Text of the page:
Friday, August 31, 2018

The Dark Shadows Daybook: AUGUST 31


Taped on this day in 1970: Episode 1093

When David and Hallie prepare a new, sinister resident for the dollhouse, Sebastian confronts disturbing news about Maggie. Sebastian Shaw: Christopher Pennock. (Repeat; 30 min.)

There are stories that original audience members for the Universal FRANKENSTEIN and DRACULA occasionally had to be carried out on stretchers. While I’m sure that some of It Came from the Universal Publicity Office, I’m just as sure that other people were that authentically frightened by what they saw. It seems like an alien concept, now. To modern eyes, FRANKENSTEIN is more of a sad movie than a frightening one. DRACULA faces the same struggle, another film cursed by quaint. It happens. DARK SHADOWS is a similar victim to our evolving sense of horror.

Even as a kid, DARK SHADOWS was never scary to me. Maybe if I’d been younger -- six or seven. But I was eleven, and it was no KINGDOM OF THE SPIDERS. I loved it, though. If it wasn’t horror, it was its own genre, and whatever that genre was, I preferred it to anything not involving Klingons, barbarian women, or Jerry Reed driving at excessive velocities. Still, I always wondered what it would have been like to have been scared by DARK SHADOWS. In 2012, in broad daylight, I got the chance.

It’s the end of the prior episode, meaning it’s also at the beginning of this one, as David and Hallie look into the dollhouse of Rose Cottage. Their giant eyes loom over a vision of themselves sitting in the dollhouse in which Gerard intends to trap them forever. The juxtaposition was a disturbing, unexpected image. It has a strange, inexplicable logic which more closely approximates a dream than anything else I’ve seen on TV. That kind of citation is usually a cop-out, but there’s no other term for it. It’s a seemingly benign image with deeply, uncontrollably sinister implications. I know vampires don’t exist and I know that werewolves don’t exist. But dollhouses exist -- I used to build them. And what are dollhouses but an attempt to control a little world? That desire comes from somewhere. Thus, to see yourself -- not a doll of yourself, but yourself, hypnotically imprisoned in one as a willing victim? That’s a nightmare composed of elements all too familiar. It ties into why the pre-1840, Ragnarok sequence is so disturbing. It reeks of an inevitable doom knit partly out of the characters’ complicity in their own decay and partly out of their total inability to stop it. A vampire, you can stop. An invading ghost, you can stop. But a corruption like this to which you’re a willing participant? This is more quietly gothic than anything prowling around a graveyard in a cape and fangs by moonlight. This, for lack of a better term, is real.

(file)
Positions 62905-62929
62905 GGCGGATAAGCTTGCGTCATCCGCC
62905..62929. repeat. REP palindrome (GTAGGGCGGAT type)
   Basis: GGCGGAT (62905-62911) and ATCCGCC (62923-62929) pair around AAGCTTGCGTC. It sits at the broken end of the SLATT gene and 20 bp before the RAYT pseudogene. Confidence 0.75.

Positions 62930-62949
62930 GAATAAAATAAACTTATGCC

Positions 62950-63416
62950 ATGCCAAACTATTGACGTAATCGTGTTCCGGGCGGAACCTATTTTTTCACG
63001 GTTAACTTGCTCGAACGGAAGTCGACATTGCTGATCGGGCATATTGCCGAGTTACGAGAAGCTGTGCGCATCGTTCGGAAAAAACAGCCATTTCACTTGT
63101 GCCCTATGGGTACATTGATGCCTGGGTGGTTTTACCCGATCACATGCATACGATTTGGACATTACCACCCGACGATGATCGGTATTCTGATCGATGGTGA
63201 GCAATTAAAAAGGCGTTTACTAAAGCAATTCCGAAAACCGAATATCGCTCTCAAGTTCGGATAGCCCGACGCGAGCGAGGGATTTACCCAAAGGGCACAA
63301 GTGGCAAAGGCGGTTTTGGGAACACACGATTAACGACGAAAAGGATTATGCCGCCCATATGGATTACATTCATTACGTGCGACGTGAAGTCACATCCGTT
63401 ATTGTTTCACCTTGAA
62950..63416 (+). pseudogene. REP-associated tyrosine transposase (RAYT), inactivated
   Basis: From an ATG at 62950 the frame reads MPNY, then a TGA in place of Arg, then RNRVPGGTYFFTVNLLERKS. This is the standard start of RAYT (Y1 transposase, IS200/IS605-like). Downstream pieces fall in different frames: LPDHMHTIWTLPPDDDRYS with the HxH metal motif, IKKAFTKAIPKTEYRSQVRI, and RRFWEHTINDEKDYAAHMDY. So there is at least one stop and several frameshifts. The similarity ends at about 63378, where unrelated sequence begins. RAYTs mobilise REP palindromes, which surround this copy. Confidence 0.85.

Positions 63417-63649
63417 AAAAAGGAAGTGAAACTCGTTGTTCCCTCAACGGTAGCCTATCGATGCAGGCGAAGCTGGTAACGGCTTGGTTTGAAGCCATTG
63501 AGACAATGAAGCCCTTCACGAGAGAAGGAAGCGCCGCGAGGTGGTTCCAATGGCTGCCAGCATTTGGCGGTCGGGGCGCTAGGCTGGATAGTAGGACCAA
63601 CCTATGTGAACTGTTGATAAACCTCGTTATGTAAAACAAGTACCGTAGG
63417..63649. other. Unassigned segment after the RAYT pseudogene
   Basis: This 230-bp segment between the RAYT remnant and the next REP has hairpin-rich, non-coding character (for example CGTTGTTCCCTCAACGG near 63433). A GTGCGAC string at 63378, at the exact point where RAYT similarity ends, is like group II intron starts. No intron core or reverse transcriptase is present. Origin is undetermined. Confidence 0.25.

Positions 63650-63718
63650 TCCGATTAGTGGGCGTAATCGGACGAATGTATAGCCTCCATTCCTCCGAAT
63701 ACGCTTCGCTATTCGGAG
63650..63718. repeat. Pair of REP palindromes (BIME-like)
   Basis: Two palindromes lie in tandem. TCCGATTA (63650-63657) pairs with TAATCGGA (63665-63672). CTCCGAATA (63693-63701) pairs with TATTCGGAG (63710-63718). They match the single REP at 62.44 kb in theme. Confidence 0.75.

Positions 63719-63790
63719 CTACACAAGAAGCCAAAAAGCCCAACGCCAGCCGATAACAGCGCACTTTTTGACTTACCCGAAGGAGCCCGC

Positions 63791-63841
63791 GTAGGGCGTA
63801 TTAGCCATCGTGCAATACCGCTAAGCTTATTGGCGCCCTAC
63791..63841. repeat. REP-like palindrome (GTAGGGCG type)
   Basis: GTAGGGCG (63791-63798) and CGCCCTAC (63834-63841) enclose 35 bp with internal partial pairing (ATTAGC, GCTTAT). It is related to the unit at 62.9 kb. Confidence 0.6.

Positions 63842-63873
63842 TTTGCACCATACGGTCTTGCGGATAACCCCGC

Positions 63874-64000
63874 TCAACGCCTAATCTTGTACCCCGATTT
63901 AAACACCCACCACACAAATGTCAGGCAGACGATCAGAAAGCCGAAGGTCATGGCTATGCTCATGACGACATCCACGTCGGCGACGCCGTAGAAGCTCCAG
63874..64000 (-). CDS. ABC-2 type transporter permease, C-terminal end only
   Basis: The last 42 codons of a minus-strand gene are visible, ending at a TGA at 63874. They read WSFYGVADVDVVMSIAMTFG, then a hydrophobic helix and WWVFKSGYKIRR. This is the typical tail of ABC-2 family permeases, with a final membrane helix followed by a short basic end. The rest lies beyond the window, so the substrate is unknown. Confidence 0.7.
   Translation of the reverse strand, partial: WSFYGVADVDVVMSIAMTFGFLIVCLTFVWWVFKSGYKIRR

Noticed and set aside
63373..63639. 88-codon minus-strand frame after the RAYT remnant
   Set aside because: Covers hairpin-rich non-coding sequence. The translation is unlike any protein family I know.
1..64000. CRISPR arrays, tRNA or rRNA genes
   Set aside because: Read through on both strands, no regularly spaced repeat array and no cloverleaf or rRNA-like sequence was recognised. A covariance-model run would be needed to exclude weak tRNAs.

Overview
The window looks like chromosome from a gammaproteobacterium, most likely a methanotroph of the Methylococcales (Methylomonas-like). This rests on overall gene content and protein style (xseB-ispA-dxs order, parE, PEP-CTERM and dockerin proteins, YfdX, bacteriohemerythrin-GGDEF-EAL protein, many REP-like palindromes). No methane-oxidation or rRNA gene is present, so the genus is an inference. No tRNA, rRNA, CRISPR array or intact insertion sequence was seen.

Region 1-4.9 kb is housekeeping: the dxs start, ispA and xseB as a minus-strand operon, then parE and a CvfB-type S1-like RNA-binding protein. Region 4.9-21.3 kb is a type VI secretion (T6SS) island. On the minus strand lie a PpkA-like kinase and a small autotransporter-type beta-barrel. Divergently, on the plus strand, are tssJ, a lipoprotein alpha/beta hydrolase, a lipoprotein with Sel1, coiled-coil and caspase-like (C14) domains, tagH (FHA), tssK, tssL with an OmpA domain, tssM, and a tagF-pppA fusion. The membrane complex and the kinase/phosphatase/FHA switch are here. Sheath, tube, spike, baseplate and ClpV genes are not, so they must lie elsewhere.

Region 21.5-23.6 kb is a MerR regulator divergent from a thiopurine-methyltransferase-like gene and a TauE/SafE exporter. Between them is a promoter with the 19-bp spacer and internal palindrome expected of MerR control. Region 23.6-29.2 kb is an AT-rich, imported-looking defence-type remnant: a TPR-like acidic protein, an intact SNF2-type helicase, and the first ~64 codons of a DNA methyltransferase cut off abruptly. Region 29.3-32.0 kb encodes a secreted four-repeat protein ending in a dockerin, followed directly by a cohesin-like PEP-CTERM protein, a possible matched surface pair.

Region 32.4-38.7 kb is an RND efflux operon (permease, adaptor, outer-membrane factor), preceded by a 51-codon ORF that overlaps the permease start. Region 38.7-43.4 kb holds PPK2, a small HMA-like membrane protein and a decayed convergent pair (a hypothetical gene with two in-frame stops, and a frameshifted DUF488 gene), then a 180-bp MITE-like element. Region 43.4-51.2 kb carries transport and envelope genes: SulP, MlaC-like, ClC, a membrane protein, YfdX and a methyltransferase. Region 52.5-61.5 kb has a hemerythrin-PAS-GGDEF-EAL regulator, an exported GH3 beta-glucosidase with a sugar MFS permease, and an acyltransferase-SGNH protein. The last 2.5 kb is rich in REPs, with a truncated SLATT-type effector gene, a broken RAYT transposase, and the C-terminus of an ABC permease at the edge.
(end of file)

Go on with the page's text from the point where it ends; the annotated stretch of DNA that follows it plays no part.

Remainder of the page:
Part of the almost repellant sadness in this sequence is the sense of very believable surrender by the characters. David and Hallie (and even the future dollhouse resident, Carolyn) are abandoned children. This is underlined by the frequent absence of Roger and Liz, who were, even at their best, dysfunctional parents who only occasionally made up for it with sentimental speeches and half-hearted hugs. Worst of all is Maggie, also decaying and dissolute. After seeing her successfully fight the man for so long, she, also, just seems to be giving up. This is the closest to the actual world as the show got. Real people can’t be expected to thrive for years under such relentless indifference and abandonment, not to mention constant threats to life and limb. This sequence is an ugly wake-up call to the fact that living in a spook house isn’t glamor and cool lighting. Perhaps that’s why many who love the show have such a tough time with it. I have a tough time with it. At the same time, I know that there is a deeper reality being exposed. It’s a memo that DARK SHADOWS isn’t fun and games. Childhood ends, even as we descend deeper and deeper into the dollhouse. The sixties would end. Camelot would end. Thus, we are perfectly staged for the necessity of the 1840 sequence. We have to examine our pasts. We have to forgive. We have to ask more of ourselves and each other if we are ever to rebuild and return. We have to be the Barnabas, absolving Angelique. We have to be Angelique, looking past the smoke and mirrors of our shortcut parlor tricks to take responsibility for who we must become. If all good things come to an end, so do all bad things. Moments like these give the real dark shadows meaning, and we must fight to earn them.

This episode was broadcast Sept. 2, 1970.

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